Democrats to prepare subpoenas for full Mueller report
By Mary Clare Jalonick, ASSOCIATED PRESSGeneral Government collusion democrats Mueller Russia Trump US politics
The Judiciary panel plans to vote on subpoenas Wednesday.
WASHINGTON—The House Judiciary Committee will prepare subpoenas this week seeking special counsel Robert Mueller’s full Russia report as the Justice Department appears likely to miss an April 2 deadline set by Democrats for the report’s release.
The Judiciary panel plans to vote on subpoenas Wednesday, a day after the deadline. The chairmen of several House committees asked for the full, unredacted report last week after Attorney General William Barr released a four-page summary laying out the report’s “principal conclusions.” Barr said in a letter to the House and Senate Judiciary committees on Friday that a redacted version of the full 300 page report would be released by mid-April, “if not sooner.”
The planned committee vote, announced Monday morning, would not automatically issue subpoenas but authorize House Judiciary Committee Chairman Jerrold Nadler, D-N.Y., to send them if he decides to do so.
“As I have made clear, Congress requires the full and complete special counsel report, without redactions, as well as access to the underlying evidence,” Nadler said in a statement. “Attorney General Barr has thus far indicated he will not meet the April 2 deadline set by myself and five other committee chairs, and refused to work with us to provide the full report, without redactions, to Congress.”
The vote comes as Democrats are escalating their battle with the Justice Department over how much of the report they will be able to see—a fight that could eventually end up in court. Democrats have said they will not accept redactions and will almost certainly be unhappy with the amount of information provided by Barr when the department releases the report in the coming weeks.
The panel will also vote Wednesday to authorize subpoenas related to a number of President Donald Trump’s former top advisers, including strategist Steve Bannon, Communications Director Hope Hicks, Chief of Staff Reince Priebus, White House Counsel Donald McGahn and counsel Ann Donaldson. Donaldson served as McGahn’s chief of staff before both left the administration.
The five were key witnesses in Mueller’s probe of possible obstruction of justice and were sent document requests by the Judiciary panel last month. Nadler said he is concerned about reports that documents relevant to Mueller’s investigation “were sent outside the White House,” waiving executive privilege rights that would block document production.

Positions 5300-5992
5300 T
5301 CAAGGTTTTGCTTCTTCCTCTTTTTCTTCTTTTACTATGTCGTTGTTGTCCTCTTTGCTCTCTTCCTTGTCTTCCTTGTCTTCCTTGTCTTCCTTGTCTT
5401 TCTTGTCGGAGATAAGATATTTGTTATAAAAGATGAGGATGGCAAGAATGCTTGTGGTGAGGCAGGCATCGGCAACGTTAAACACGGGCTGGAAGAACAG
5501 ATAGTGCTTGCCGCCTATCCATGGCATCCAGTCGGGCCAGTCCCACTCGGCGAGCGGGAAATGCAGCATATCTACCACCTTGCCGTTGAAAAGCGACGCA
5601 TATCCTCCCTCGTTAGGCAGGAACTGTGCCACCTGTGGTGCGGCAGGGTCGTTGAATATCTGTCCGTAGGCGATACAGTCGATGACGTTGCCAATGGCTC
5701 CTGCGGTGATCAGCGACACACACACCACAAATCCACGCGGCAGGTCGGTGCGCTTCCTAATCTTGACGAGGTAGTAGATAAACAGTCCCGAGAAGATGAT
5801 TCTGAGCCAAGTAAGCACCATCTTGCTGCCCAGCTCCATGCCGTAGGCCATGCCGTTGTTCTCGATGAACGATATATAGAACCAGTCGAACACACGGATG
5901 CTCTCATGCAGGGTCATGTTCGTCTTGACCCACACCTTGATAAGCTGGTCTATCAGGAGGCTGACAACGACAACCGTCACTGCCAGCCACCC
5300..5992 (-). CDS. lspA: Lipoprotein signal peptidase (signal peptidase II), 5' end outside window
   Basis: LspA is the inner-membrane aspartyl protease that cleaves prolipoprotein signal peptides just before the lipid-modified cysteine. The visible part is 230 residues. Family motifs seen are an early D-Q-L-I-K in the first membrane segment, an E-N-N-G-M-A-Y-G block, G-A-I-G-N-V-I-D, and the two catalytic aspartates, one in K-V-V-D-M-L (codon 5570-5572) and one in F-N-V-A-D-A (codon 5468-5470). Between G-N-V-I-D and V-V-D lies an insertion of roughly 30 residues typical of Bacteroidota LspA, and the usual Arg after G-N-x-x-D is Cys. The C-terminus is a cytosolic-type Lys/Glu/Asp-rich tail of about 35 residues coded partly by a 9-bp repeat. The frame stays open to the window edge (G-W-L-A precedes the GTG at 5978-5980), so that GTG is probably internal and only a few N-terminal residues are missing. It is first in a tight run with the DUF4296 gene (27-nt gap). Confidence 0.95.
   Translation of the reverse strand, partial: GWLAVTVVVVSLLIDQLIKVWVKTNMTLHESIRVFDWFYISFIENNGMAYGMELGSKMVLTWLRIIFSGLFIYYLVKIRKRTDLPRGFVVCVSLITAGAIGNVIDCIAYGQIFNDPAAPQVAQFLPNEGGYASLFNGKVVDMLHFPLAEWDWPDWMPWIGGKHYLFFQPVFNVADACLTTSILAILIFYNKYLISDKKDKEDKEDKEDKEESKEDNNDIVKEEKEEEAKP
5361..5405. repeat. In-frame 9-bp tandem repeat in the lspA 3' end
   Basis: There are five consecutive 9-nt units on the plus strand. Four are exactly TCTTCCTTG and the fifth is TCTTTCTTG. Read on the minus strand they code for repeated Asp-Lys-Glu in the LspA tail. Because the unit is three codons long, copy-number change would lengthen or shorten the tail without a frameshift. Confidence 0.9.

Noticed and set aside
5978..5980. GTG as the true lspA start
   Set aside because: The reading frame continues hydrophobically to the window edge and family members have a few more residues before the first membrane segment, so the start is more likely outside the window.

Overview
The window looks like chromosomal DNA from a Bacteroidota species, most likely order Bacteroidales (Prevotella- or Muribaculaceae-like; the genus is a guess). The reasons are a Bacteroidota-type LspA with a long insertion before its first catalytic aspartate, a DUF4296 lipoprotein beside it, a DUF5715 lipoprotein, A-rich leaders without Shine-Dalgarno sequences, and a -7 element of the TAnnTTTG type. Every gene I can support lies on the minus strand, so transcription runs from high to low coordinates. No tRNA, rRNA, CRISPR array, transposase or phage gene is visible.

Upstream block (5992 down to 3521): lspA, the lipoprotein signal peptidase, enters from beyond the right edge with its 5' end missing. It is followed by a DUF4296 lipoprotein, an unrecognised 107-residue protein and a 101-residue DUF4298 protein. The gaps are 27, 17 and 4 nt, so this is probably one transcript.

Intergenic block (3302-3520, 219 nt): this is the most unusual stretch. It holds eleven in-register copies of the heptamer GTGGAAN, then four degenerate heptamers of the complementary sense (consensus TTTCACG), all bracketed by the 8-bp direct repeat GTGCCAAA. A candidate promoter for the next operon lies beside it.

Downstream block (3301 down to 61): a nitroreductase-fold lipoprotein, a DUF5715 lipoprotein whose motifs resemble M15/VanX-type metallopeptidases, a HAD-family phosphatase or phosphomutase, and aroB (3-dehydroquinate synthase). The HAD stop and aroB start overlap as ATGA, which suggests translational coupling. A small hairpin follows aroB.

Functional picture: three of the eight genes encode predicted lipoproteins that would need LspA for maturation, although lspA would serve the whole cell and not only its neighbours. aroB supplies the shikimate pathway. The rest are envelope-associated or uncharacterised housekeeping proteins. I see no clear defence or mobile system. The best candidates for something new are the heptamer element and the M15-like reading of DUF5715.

“To this end, I have asked the committee to authorize me to issue subpoenas, if necessary, to compel the production of documents and testimony,” Nadler said.
Nadler sent requests to 81 people connected to Trump’s political and personal dealings as he launched a wide-ranging investigation into possible obstruction of justice, public corruption and abuses of power.
Barr said in the letter Friday that he is scrubbing the report to avoid disclosing any grand jury information or classified material, in addition to portions of the report that pertain to ongoing investigations or that “would unduly infringe on the personal privacy and reputational interests of peripheral third parties.”
Democrats say they want all of that information, even if some of it can’t be disclosed to the public. They are citing precedents from previous investigations involving presidents and also information disclosed about the Russia investigation to Republicans last year when they held the House majority.
If the committee does issue subpoenas, the path forward is uncertain. If the administration decides to fight, lawmakers could ask federal courts to step in and enforce a subpoena _ a fight that could, in theory, reach the Supreme Court. Generally such disputes are instead resolved through negotiations.
The Democrats could also formally ask Mueller to send the Judiciary committee evidence that could be used in possible impeachment proceedings against Trump. But House Speaker Nancy Pelosi, backed by the majority of her caucus, has said she’s not currently supportive of impeachment.
Barr wrote in his summary that the special counsel did not find that Trump’s campaign “conspired or co-ordinated” with the Russian government to influence the 2016 presidential election. He said Mueller reached no conclusion on whether Trump obstructed the federal investigation, instead setting out “evidence on both sides” of the question.
Barr himself went further than Mueller in his summary letter, declaring that Mueller’s evidence was insufficient to prove in court that Trump had committed obstruction of justice to hamper the probe.
Democrats say they want to know much more about both conclusions and they want to see the evidence unfiltered by Barr.
Republicans have said the Democratic demands are overreach.
“Judiciary Democrats have escalated from setting arbitrary deadlines to demanding unredacted material that Congress does not, in truth, require and that the law does not allow to be shared outside the Justice Department,” said Georgia Rep. Doug Collins, the top Republican on the Judiciary committee.